Contrasting patterns of resource utilization between juvenile estuarine predators: the influence of relative prey size and foraging ability on the ontogeny of piscivory
Journal or Book Title
CANADIAN JOURNAL OF FISHERIES AND AQUATIC SCIENCES
In aquatic systems, ontogenetic patterns of resource utilization strongly influence growth and survival, particularly during early life stages. We compared prey resource use and evaluated potential factors affecting the timing of the shift to piscivorous feeding in two juvenile estuarine fish predators: striped bass (Morone saxatilis) and bluefish (Pomatomus saltatrix). In New York Bight estuaries, bluefish shift to piscivory earlier in ontogeny and consume larger relative prey fish sizes compared with striped bass. Predator gape allometries are similar and did not determine maximum prey sizes eaten. Experimental results revealed marked differences in foraging abilities between predators, with bluefish realizing much greater foraging efficiency compared with striped bass feeding on identical fish prey. Both predators demonstrated lower feeding efficiency and grew relatively poorly when feeding on invertebrates compared with fish prey. When held together under limited prey conditions, bluefish exploited a greater proportion of available prey at the expense of striped bass. Our findings highlight the importance of the availability of appropriately sized forage fishes to the ontogeny of piscivory and provide evidence that predator–prey size relationships and disparate foraging abilities can generate inter- and intra-specific variation in patterns of resource utilization and predator growth.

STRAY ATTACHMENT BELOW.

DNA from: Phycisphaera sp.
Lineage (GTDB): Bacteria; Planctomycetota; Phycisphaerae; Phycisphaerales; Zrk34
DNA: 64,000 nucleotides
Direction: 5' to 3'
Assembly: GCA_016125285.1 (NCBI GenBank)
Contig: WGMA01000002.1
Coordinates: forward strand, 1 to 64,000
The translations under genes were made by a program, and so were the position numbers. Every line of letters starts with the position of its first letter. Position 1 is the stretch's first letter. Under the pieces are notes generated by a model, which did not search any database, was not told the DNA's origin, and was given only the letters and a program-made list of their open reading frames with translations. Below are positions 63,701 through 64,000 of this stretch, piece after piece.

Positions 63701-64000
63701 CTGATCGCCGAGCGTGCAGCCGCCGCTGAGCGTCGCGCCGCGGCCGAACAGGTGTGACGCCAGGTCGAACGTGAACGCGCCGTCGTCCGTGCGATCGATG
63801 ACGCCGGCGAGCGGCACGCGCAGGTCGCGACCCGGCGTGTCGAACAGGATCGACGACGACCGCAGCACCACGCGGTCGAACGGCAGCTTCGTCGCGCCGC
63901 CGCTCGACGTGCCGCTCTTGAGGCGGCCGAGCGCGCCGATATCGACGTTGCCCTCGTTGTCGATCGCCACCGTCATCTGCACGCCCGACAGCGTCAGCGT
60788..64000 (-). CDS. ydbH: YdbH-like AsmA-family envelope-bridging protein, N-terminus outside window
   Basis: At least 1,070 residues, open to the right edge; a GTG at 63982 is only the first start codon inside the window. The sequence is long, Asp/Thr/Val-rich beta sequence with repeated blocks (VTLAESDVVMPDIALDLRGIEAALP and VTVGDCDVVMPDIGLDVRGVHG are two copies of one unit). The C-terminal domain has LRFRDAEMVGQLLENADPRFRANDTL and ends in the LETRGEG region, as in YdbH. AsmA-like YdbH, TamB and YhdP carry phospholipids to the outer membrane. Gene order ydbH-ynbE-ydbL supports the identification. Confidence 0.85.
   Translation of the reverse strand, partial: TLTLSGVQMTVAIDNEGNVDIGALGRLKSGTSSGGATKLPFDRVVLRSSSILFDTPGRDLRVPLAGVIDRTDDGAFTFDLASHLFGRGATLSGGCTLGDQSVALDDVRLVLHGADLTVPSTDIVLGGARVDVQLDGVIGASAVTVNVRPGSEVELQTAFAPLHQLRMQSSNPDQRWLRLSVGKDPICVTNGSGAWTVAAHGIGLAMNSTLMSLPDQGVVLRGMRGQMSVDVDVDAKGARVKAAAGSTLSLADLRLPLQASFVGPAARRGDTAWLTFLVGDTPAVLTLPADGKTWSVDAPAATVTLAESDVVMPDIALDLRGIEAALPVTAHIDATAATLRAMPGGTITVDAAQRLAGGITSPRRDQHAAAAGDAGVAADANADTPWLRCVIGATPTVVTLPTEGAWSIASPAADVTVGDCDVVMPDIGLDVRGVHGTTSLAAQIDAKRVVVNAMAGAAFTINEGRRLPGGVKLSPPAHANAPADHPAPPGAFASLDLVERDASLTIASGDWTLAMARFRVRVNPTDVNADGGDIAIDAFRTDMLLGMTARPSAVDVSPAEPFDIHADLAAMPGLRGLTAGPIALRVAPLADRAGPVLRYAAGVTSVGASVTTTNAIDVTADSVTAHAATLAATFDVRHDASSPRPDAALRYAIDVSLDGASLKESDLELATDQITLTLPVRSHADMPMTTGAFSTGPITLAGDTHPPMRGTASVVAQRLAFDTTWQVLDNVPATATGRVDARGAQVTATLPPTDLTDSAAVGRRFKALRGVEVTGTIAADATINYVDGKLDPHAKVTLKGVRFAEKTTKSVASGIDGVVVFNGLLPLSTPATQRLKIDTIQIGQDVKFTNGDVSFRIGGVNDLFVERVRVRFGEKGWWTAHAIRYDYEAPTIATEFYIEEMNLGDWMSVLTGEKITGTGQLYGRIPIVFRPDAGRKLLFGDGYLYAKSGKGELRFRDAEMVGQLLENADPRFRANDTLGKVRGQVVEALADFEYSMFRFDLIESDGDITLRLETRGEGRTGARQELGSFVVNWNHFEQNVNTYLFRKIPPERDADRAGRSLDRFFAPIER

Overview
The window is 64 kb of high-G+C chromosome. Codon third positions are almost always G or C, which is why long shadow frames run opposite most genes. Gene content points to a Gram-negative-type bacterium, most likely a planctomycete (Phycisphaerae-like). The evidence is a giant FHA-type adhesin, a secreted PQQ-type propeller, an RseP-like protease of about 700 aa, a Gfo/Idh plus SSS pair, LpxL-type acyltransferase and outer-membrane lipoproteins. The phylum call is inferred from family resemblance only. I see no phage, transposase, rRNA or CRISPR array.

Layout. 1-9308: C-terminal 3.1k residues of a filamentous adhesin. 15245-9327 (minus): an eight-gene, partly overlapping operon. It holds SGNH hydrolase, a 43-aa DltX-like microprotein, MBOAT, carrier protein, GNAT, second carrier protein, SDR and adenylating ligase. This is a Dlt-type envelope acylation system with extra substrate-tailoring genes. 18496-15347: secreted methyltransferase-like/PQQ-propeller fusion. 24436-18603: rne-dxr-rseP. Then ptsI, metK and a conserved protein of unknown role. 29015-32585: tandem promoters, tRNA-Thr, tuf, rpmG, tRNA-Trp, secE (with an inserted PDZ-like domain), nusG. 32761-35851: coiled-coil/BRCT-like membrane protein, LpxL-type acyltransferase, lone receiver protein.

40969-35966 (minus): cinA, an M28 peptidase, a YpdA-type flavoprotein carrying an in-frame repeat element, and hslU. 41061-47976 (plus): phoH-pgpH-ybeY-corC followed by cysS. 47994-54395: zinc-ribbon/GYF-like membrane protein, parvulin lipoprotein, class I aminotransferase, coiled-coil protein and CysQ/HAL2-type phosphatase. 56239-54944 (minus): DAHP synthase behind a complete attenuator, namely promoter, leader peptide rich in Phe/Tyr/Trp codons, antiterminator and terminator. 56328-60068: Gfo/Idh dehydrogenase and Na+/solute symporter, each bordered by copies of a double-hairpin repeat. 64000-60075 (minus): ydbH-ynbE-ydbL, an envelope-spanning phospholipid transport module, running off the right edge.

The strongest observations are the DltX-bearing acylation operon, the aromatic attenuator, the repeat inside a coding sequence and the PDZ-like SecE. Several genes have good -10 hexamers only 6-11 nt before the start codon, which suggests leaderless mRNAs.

Scharf, FS; Buckel, JA; and Juanes, F, "Contrasting patterns of resource utilization between juvenile estuarine predators: the influence of relative prey size and foraging ability on the ontogeny of piscivory" (2009). CANADIAN JOURNAL OF FISHERIES AND AQUATIC SCIENCES. 181.